Justice Minister Frances Fitzgerald has said she has full confidence in Attorney General Máire Whelan despite criticisms of her following publication of the Fennelly Report.
Sinn Féin has called on the Government’s chief legal adviser to resign and Fianna Fáil leader Micheál Martin said she had “serious questions to answer”.
The report highlighted Ms Whelan’s failure to recognise the significance of the Garda telephone recordings issue when it was first brought to her attention by the then Garda commissioner four months before it escalated into a crisis.
It also stressed her failure to inform then justice minister Alan Shatter about the issue, only bringing it to the attention of Taoiseach Enda Kenny in March of last year when it had reached what she feared was an emergency situation.
Questions were also raised as to why her initial account to the Fennelly Commission of that emergency meeting with Mr Kenny was “substantially modified” by her on a later occasion.
Ms Whelan had given evidence to the commission that she told the Taoiseach that the recordings amounted to “criminal activity” by the gardaí acting with “total disregard for the requirements of ministerial authorisation and of the rights of citizens under the Constitution”.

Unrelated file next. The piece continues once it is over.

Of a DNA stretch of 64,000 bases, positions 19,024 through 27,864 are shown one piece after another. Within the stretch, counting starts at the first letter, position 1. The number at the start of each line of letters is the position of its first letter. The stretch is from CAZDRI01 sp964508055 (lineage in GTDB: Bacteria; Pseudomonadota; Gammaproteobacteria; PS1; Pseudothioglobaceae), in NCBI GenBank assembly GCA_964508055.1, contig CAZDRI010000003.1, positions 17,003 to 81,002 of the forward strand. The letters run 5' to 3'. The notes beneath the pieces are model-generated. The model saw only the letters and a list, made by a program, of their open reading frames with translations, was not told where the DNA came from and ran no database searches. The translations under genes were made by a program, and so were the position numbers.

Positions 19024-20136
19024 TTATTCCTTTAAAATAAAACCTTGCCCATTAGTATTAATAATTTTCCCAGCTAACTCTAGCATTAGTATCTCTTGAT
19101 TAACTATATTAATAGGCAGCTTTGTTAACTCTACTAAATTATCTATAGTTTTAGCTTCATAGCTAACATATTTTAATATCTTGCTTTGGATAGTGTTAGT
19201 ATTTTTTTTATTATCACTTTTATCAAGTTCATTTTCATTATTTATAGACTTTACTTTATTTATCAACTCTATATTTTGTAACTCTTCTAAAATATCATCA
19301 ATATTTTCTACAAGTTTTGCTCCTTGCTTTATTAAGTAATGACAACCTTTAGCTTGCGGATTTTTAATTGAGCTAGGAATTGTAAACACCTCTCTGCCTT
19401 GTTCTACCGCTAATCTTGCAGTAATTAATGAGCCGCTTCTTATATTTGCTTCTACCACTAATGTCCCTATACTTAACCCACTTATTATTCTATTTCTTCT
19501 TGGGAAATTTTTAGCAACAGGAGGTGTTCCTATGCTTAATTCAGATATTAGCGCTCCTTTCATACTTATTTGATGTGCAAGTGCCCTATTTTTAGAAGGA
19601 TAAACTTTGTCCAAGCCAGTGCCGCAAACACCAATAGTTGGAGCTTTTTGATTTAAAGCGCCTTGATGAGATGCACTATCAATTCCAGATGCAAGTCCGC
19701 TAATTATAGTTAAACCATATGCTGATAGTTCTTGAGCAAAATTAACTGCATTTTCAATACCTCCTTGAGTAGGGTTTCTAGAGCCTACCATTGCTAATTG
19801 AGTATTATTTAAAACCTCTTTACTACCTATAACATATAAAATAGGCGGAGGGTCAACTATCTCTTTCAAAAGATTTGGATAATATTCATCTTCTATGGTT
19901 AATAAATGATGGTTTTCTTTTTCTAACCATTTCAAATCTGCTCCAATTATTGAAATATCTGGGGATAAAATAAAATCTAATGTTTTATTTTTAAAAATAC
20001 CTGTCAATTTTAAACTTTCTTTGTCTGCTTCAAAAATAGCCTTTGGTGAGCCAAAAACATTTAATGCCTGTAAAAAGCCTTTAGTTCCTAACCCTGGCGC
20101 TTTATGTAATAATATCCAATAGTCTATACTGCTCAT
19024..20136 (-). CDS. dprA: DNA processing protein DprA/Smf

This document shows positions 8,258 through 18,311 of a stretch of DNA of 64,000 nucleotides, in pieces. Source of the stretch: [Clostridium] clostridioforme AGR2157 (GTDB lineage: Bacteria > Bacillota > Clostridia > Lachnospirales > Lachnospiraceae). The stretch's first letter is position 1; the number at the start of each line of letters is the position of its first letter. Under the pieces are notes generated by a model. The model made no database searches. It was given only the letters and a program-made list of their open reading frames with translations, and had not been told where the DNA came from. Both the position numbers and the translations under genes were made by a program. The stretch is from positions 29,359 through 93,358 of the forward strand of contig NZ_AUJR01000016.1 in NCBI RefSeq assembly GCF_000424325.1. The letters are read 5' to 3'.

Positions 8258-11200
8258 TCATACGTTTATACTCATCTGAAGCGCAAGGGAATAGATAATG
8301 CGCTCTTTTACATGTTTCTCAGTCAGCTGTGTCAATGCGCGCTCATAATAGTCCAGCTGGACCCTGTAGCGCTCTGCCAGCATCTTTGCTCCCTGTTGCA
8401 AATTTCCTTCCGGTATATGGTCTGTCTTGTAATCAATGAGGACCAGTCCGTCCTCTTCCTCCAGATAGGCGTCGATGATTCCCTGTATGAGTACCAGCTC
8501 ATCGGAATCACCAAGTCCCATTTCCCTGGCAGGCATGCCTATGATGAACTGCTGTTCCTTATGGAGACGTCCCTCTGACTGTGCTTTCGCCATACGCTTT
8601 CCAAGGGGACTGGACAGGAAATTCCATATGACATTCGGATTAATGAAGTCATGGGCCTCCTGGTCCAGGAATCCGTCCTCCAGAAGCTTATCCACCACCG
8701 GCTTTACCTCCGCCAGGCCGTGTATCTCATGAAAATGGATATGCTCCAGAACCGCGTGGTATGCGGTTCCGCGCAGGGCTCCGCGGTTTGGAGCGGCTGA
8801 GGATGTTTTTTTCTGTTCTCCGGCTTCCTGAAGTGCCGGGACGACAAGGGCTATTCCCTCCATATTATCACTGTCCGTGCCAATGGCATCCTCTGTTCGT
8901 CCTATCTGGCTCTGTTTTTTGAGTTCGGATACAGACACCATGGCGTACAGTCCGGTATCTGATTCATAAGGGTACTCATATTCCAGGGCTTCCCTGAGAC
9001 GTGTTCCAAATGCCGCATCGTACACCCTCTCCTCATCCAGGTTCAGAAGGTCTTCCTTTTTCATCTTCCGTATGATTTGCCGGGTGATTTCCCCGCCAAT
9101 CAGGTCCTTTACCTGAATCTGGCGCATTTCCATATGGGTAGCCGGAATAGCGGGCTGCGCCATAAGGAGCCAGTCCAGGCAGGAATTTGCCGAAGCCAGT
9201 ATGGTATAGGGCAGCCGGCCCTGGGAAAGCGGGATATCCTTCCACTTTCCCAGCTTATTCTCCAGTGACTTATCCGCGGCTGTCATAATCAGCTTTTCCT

She wrote to the commission in May of this year expressing regret for her use of “trenchant language” in her earlier evidence which she said had left the commission under an “erroneous impression” that she had identified criminal behaviour when all she meant to suggest was that there may have been potential illegality.
Attorney General Máire Whelan
The minister stood firmly by Ms Whelan however. “We have an excellent attorney general who has overseen some of the most reforming legislation this country has ever seen and I have full confidence in her,” she said.
She said the essential point of Ms Whelan’s briefing of the Taoiseach did not change between her original account of it and her modified version, regardless of the language she used.
She also pointed out that the legality, or otherwise, of the recordings had yet to be determined as the second tranche of the Fennelly Commission’s work involves an extensive investigation into the practice over a 30-year-period which will not be complete for some time yet.
Ms Whelan became the first ever female attorney general in March 2011. A political appointee, she is due to stand down after the general election although an incoming government could choose to reappoint her.
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